The White House on Thursday lowered its forecast for economic growth for next year and said unemployment would rise as the housing slump and tight credit weigh on national economic activity.
Under the administration’s new forecast, gross domestic product, or GDP, will grow by 2.7 percent next year. Its old projection called for a stronger, 3.1 percent increase. The unemployment rate, meanwhile, is projected to move up to 4.9 percent. That’s up from a previous forecast of a 4.7 percent jobless rate. Inflation, however, should improve. The White House expects consumer prices to increase by 2.1 percent next year, a moderation from a previous forecast of a 2.5 percent rise.
“While the difficulties in housing and credit markets and the effects of high energy prices will extract a penalty from growth, the U.S. economy has many strengths, and I expect the expansion to continue,” said Treasury Secretary Henry Paulson.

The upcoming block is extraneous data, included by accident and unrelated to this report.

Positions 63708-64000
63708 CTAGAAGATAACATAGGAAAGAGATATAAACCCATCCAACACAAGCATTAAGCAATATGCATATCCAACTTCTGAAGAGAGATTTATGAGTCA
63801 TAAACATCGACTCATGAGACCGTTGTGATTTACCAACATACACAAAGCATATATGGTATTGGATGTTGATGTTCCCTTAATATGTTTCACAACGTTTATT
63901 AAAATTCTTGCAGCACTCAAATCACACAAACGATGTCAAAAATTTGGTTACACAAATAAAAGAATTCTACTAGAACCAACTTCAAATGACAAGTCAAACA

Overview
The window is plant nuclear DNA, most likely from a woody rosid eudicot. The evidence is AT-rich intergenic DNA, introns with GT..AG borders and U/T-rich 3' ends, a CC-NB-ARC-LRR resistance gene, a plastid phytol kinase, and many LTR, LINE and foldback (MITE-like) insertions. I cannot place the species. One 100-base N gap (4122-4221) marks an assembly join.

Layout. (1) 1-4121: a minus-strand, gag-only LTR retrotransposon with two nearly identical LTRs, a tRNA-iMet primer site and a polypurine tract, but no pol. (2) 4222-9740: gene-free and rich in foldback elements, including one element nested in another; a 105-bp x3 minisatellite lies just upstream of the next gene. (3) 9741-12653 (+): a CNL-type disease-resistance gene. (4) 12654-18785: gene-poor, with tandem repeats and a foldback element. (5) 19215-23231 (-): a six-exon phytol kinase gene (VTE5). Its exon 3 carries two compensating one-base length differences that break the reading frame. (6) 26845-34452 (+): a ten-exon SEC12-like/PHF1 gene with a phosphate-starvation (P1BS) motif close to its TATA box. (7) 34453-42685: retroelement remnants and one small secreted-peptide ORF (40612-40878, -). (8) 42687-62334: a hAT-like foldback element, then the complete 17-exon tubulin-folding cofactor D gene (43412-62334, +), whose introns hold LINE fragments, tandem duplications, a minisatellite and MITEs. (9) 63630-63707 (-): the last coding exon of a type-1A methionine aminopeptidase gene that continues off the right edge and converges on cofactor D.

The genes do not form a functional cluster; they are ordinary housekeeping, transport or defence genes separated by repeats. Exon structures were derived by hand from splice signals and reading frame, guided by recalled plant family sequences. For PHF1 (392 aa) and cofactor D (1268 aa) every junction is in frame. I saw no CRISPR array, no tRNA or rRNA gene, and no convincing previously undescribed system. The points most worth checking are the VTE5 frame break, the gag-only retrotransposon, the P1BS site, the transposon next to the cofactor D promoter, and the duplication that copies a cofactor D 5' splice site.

The odds of a recession have grown this year. But the Bush administration, Federal Reserve officials and others remain hopeful that one can be avoided.
The big worry for economists is that consumers and businesses will cut back on spending and investing, sending the economic growth into a tailspin. Spending by consumers and businesses is the lifeblood of the country’s economic activity.
The White House’s economic forecasts are issued twice a year. The projections were developed mainly by a team from the Council of Economic Advisers, the Treasury Department and the Office of Management and Budget. The administration’s projections are in line with those offered by private analysts.